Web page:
“I admit, I grew up listening to my dad’s rock and roll music,” said Bassist Seth Travins. “And that creeps into your consciousness, as a musician. If you think back, those bands were also influenced by the early jazz, blues and jug band aesthetic. When you peel away the layers, it’s all there.”

Farkas said that the Wiyos seeks to play “sound to fill the space,” using a variety of noisemakers, animal sounds and instruments from cultures, across the globe, to enhance guitar, bass and drums standards.

“We’ve gotten to know the sound quality, of each of these pieces,” he said, of his assortment of musical objects. “It’s fun, to have a bunch of instruments to fill the space. We add in sounds to catch your ear. People are used to hearing guitar, bass and drums, but these [different] instruments play to the visual aspect of it, all well. There’s an element of DIY involved, too. Everything is modified.

“The most important thing is that we write good songs,” Farkas said. “Then, the way we render them produces different things.”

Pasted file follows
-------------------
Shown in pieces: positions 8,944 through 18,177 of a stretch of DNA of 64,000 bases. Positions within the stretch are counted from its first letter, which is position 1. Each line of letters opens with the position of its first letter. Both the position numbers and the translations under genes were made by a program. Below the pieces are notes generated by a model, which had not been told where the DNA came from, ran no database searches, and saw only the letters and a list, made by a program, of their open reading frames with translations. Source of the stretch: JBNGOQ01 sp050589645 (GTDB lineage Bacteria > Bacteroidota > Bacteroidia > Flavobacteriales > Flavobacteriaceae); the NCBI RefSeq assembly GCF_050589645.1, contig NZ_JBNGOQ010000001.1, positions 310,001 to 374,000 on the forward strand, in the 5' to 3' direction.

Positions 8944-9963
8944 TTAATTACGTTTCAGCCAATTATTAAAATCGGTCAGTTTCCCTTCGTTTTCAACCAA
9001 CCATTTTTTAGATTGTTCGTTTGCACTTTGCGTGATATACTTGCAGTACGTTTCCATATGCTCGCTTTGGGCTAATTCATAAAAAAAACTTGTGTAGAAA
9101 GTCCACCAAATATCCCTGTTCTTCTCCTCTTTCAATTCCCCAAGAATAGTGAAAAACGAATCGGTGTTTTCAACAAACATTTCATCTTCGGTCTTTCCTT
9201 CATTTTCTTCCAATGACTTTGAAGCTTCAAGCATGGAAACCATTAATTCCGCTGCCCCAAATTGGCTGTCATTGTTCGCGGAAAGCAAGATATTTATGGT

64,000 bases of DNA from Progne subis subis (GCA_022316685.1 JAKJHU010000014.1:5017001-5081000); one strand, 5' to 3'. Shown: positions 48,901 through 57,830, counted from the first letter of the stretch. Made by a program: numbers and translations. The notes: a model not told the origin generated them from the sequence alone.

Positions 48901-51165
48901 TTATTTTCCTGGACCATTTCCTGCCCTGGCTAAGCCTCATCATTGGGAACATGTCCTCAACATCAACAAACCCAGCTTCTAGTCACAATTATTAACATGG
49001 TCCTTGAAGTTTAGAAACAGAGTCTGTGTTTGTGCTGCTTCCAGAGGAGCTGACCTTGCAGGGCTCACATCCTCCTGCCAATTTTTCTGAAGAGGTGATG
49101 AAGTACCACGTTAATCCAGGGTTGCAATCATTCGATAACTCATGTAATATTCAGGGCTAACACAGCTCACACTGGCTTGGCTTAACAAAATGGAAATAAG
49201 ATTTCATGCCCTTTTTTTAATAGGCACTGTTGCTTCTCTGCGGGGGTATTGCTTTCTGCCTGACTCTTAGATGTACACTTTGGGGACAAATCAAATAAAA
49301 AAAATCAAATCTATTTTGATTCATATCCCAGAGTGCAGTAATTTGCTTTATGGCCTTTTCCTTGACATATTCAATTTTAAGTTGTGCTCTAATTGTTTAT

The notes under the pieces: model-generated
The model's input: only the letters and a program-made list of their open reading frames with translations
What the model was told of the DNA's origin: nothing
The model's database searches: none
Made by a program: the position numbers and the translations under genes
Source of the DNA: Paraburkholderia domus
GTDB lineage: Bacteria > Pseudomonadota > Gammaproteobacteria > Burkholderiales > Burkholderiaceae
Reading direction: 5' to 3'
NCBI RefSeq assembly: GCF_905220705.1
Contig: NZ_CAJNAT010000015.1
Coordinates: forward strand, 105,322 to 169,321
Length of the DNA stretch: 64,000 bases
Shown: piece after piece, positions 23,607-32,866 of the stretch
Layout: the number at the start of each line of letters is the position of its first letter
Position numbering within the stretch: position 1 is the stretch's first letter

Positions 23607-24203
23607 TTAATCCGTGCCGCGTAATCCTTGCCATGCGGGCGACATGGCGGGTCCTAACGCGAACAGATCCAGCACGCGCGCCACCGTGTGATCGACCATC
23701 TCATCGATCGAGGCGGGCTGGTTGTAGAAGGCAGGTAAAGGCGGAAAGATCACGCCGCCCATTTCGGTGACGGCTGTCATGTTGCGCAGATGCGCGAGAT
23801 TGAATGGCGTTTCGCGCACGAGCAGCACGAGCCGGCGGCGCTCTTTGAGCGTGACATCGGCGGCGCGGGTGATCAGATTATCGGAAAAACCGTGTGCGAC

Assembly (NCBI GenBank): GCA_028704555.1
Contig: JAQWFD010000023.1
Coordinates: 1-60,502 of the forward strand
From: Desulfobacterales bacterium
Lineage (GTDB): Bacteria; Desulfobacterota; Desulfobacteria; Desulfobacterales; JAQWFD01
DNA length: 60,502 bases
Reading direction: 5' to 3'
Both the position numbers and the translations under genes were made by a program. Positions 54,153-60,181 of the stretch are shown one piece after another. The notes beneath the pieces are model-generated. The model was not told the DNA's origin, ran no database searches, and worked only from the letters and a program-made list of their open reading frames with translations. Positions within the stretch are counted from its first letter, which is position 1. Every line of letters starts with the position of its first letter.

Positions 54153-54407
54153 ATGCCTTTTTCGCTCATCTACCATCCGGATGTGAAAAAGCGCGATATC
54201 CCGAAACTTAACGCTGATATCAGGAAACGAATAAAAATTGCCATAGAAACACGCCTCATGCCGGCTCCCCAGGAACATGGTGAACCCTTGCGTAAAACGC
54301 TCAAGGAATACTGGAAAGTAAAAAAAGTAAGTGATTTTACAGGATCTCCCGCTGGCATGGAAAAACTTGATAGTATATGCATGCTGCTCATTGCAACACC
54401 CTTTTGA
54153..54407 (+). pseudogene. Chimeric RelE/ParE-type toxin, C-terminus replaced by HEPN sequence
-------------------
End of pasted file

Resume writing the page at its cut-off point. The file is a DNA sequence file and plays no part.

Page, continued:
“I think we’ve always heard a bigger sound,” Weber noted. “Being a trio, we have a more pragmatic approach. That’s why there’s a brush on the bass, for rhythm, and I’m playing foot percussion, as well as the guitar. We want to get more of those sounds out.”

Weber added that some of the Wiyos’ songs are a “double entendre” that appeal to both old and young listeners, in different ways. He noted that the band’s most recent album, “Twist,” is a concept album loosely based on “The Wizard of Oz.

“That album was funded through a kickstarter campaign, with our existing fan base,” Weber explained. “We were able to work in an amazing studio, with fantastic equipment. That was a real treat.”